When I was a teenager, I read the gospels carefully and wrestled with their implementation. I registered for the draft as a conscientious objector. I tried to live a simple, non-materialistic life. I agonized over whether it was wise to give panhandlers the change in my pocket since Jesus had said, “Give to the one who begs from you, and do not refuse the one who would borrow from you” (Matthew 5:42). I memorized the Sermon on the Mount. I tried to live a pure life and abstained from alcohol, drugs, pornography, and sex before marriage. I contemplated how, with my talents, I could best serve the cause of Christ.

Over the years, however, I have concluded that despite all I have tried to do or be, I am still a most unworthy servant who falls far short of the ideals Jesus set. I am still selfish, to a noticeable degree, with my time, money, and talents. I have yet to give it all away to others in need (see Matthew 19:21). I still get angry at those who do me or others wrong, even if I do not retaliate. I forgive only in part. I still invite my friends to dinner instead of lame, halt, and blind (see Luke 14:13-14). I do good, but I do it moderately. I am critical of the sins of others and wish they would be as responsible as I am (see Luke 18:9-14).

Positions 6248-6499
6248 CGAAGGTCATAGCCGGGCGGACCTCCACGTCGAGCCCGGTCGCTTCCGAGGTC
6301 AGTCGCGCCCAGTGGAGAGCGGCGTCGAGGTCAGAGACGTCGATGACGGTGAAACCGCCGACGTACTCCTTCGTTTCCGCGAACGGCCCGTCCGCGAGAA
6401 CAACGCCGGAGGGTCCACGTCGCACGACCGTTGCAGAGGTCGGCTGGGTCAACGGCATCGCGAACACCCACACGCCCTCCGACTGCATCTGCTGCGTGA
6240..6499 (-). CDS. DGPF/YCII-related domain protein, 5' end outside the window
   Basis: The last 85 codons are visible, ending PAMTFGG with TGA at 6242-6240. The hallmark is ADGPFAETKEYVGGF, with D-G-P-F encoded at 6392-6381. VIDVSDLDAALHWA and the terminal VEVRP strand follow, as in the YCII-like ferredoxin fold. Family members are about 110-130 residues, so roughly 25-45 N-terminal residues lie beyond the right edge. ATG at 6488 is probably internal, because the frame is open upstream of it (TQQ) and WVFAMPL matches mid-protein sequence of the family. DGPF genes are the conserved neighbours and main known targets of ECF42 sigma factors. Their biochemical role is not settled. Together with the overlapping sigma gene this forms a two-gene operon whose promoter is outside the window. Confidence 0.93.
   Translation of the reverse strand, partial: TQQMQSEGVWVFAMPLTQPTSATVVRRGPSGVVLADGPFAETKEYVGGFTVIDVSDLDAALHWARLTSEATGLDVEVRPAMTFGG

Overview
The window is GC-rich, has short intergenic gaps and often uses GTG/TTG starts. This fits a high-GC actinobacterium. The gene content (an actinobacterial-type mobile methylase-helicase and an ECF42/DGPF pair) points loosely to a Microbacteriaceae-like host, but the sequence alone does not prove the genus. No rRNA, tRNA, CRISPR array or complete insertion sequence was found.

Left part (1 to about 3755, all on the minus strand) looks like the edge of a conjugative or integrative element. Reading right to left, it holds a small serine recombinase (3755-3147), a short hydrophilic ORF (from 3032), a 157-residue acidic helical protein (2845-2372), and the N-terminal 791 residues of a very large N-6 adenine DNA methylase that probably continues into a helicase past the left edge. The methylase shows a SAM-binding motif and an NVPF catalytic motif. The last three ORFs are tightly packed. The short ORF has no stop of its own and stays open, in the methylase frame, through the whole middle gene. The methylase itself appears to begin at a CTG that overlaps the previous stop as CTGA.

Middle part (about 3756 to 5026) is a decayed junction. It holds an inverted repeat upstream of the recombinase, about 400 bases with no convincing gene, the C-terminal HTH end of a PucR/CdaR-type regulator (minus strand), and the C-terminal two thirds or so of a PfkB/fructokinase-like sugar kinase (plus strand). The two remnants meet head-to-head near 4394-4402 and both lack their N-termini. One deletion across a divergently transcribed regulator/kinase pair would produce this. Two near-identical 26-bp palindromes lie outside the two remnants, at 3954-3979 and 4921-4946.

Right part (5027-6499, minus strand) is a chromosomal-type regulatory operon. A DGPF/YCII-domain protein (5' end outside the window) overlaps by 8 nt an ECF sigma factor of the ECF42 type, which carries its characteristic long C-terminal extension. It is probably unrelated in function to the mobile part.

As an inveterate sinner in heart if not always in deed, I am aware of my need for the grace of God, the continual pardon of my sins and shortcomings. While I try not to abuse the grace of God, I feel completely lost without it (and often even with it because I fall so short of Jesus’ standards). As Christians, we walk a tightrope between self-righteousness and self-loathing. Ultimately, in despair of measuring up, we throw ourselves upon the mercy of God.

In an earlier post, I gave my philosophy of life. I still have no better answers for how to live. In my mind, I see the four faces of Jesus, some smiling at me in kindness, some sad with disapproval. The greatness of the Bible, in my opinion, is that it forces us all not to think more highly of ourselves than we ought but to think soberly “according to the measure of faith that God has assigned” (Romans 12:3).


This page contains a single entry from the blog posted on October 20, 2009 12:38 PM.